After some research into the Hugh Lane Gallery’s collection, I was able to find two interesting examples of controversial attribution:
“Even Corot!”
The first concerns a painting by the famous French landscape painter Jean-Baptiste-Camille Corot, presented by the Prince of Wales to the Dublin Gallery and exhibited in 1904, four years before the establishment of the Municipal Gallery of Modern Art in 1908.
When it was brought to public attention that the National Museum in Budapest possessed a suspiciously similar work, a great public scandal ensued, with newspapers’ headlines questioning the picture’s authenticity and Colonel Plunkett infamously displaying photographs of the two similar paintings at the entrance to the exhibition. “Peasants by a Lake” was later established as a copy of a work by the Hungarian artist Géza Mészöly.
A contemporary article from the Illustrated London News confidently adds that “Our correspondent declares that neither painter could be suspected of having copied the other. The similarity must be due either to coincidence of subject, or to a misconception regarding the authorship of one”.
Upon viewing the picture in question, the English painter Sir John Millais (also in the collection) would have exclaimed: “You see that even Corot began as a Pre-Raphaelite!” Although the authenticity of this quote could be contested ....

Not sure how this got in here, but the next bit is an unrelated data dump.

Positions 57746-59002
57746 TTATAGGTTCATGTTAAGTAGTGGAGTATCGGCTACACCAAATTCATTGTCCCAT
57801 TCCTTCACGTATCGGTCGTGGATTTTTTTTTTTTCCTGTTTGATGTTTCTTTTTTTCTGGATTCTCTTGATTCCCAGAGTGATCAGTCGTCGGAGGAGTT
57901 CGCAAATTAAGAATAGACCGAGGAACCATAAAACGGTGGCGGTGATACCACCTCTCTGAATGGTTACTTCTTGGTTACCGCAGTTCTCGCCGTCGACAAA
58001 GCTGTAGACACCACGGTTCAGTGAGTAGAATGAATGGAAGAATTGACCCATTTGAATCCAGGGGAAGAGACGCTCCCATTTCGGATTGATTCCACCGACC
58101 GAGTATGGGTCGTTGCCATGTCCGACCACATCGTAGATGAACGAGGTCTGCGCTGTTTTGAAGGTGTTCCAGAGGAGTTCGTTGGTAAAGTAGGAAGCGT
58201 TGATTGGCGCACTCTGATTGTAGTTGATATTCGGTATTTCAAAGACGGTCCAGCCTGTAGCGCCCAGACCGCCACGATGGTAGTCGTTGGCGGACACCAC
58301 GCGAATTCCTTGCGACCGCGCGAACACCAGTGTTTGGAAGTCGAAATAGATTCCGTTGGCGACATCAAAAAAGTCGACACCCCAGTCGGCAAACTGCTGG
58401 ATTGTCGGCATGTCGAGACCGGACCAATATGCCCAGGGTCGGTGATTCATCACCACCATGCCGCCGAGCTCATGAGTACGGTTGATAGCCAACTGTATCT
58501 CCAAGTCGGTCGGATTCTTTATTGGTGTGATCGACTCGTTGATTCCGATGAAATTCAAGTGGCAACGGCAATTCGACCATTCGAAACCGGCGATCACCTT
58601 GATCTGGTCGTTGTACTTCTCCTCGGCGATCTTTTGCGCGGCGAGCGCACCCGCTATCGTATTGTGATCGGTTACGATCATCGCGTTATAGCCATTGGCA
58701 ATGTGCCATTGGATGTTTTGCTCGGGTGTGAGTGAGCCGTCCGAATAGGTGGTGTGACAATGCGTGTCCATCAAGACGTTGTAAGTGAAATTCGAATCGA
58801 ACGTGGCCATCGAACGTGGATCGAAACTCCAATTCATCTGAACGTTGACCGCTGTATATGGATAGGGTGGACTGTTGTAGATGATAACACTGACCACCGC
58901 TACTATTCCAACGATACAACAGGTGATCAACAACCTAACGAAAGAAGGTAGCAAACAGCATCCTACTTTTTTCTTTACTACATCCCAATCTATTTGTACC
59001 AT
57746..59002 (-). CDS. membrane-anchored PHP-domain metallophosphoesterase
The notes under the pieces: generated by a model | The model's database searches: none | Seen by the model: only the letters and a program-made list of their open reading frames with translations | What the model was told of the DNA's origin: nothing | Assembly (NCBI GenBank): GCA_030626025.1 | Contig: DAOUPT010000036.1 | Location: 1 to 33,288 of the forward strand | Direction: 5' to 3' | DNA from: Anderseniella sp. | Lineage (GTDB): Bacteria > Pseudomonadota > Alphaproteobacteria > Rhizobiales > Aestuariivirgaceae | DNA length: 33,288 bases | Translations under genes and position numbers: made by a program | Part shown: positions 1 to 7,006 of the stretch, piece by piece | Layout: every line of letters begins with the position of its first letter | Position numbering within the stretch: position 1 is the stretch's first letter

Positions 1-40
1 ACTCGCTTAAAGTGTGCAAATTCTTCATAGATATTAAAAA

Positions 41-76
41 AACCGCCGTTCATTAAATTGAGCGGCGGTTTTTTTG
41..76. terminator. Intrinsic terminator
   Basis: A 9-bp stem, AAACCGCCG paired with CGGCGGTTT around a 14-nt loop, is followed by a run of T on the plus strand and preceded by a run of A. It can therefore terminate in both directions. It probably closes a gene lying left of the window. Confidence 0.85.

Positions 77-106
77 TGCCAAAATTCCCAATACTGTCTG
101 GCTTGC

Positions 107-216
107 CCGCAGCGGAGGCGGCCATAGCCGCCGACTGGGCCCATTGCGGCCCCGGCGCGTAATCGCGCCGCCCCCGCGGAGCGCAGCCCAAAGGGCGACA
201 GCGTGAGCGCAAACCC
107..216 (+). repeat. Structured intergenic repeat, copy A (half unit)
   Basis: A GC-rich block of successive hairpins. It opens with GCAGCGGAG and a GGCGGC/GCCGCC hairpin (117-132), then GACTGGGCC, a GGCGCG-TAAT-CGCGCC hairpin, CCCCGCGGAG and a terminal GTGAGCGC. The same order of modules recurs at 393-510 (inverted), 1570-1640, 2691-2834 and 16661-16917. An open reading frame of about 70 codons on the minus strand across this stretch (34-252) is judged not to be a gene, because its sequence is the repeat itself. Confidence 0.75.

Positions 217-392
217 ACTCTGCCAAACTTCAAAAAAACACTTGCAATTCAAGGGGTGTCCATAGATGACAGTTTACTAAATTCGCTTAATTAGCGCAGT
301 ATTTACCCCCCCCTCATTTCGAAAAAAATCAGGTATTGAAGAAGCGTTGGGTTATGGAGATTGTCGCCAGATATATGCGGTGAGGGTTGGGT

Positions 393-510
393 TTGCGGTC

Peasants by a Lake, Meszoly Geza, Hugh Lane Gallery Collection,
“Must have Gustave or the self-replicating selfie”
The second instalment concerns Self Portrait (Man with a Leather Belt), which was bought by Sir Hugh Lane in 1912.
It was first believed to be a smaller scale replica made by Courbet of his own replica (the self portrait, now displayed at Musée d’Orsay). Upon closer analysis, the picture was determined to have likely been painted after Courbet’s death and could not have been created by him.
Self Portrait (Man with a Leather Belt/L'Homme à la Ceinture de Cuir), After Courbet, Gustave, Hugh Lane Gallery Collection, (1880)
References:
https://www.nationalgallery.org.uk/exhibitions/past/close-examination-fakes-mistakes-and-discoveries
“Sir Hugh Lane and the Gift of the Prince of Wales to the Municipal Gallery of Modern Art, Dublin” by John Hutchinson in Studies: An Irish Quarterly Review, 1979
The Lane Legacy, Hugh Lane Gallery, Dublin
Millais’ comment is quoted by Hugh Lane in the appendix to the first catalogue of the Municipal Gallery of Modern Art in 1908.
About the Artist
Helena Gouveia Monteiro is a visual artist and experimental filmmaker from Portugal. She received her MFA from the Villa Arson Art School in Nice in 2015 and lives and works between Dublin and Marseilles.
Her work has been shown internationally in both cinema and gallery settings and she was recently awarded the Digital Media Residency at Fire Station Artists’ Studios in Dublin, the Light Cone Atelier 105 Residency in Paris, and the Film Bursary Award from the Arts Council of Ireland.
She is the co-founder of Stereo Editions, an independent publishing collective of artists' editions, and currently co-directs the LUX Critical Forum Dublin.
Since 2019, she is a member of the Hugh Lane Gallery Artists, Guides and Lecturers Panel.